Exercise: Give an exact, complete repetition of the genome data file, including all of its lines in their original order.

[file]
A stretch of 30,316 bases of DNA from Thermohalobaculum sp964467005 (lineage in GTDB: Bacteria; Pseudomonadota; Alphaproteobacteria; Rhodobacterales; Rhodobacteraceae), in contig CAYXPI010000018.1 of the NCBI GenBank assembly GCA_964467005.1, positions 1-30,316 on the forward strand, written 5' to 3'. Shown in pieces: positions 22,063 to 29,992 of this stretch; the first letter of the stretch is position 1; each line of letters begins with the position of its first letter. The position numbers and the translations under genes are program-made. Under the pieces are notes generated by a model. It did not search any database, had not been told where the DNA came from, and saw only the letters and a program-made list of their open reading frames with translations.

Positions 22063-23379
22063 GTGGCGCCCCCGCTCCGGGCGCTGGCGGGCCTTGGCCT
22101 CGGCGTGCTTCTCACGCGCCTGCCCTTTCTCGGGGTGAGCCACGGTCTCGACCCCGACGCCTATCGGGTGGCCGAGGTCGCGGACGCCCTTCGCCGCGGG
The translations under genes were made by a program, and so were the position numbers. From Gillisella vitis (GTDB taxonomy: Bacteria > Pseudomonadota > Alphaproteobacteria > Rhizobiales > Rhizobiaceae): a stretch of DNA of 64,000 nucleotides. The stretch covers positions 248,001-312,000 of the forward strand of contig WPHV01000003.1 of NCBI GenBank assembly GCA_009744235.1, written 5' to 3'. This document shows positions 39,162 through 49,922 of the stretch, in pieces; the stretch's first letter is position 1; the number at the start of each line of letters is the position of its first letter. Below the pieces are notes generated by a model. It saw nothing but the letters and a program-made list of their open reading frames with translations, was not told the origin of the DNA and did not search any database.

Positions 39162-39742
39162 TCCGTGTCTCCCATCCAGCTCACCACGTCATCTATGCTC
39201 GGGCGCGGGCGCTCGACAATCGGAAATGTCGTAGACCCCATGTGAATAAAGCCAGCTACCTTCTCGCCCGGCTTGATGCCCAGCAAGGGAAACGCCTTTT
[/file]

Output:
A stretch of 30,316 bases of DNA from Thermohalobaculum sp964467005 (lineage in GTDB: Bacteria; Pseudomonadota; Alphaproteobacteria; Rhodobacterales; Rhodobacteraceae), in contig CAYXPI010000018.1 of the NCBI GenBank assembly GCA_964467005.1, positions 1-30,316 on the forward strand, written 5' to 3'. Shown in pieces: positions 22,063 to 29,992 of this stretch; the first letter of the stretch is position 1; each line of letters begins with the position of its first letter. The position numbers and the translations under genes are program-made. Under the pieces are notes generated by a model. It did not search any database, had not been told where the DNA came from, and saw only the letters and a program-made list of their open reading frames with translations.

Positions 22063-23379
22063 GTGGCGCCCCCGCTCCGGGCGCTGGCGGGCCTTGGCCT
22101 CGGCGTGCTTCTCACGCGCCTGCCCTTTCTCGGGGTGAGCCACGGTCTCGACCCCGACGCCTATCGGGTGGCCGAGGTCGCGGACGCCCTTCGCCGCGGG
The translations under genes were made by a program, and so were the position numbers. From Gillisella vitis (GTDB taxonomy: Bacteria > Pseudomonadota > Alphaproteobacteria > Rhizobiales > Rhizobiaceae): a stretch of DNA of 64,000 nucleotides. The stretch covers positions 248,001-312,000 of the forward strand of contig WPHV01000003.1 of NCBI GenBank assembly GCA_009744235.1, written 5' to 3'. This document shows positions 39,162 through 49,922 of the stretch, in pieces; the stretch's first letter is position 1; the number at the start of each line of letters is the position of its first letter. Below the pieces are notes generated by a model. It saw nothing but the letters and a program-made list of their open reading frames with translations, was not told the origin of the DNA and did not search any database.

Positions 39162-39742
39162 TCCGTGTCTCCCATCCAGCTCACCACGTCATCTATGCTC
39201 GGGCGCGGGCGCTCGACAATCGGAAATGTCGTAGACCCCATGTGAATAAAGCCAGCTACCTTCTCGCCCGGCTTGATGCCCAGCAAGGGAAACGCCTTTT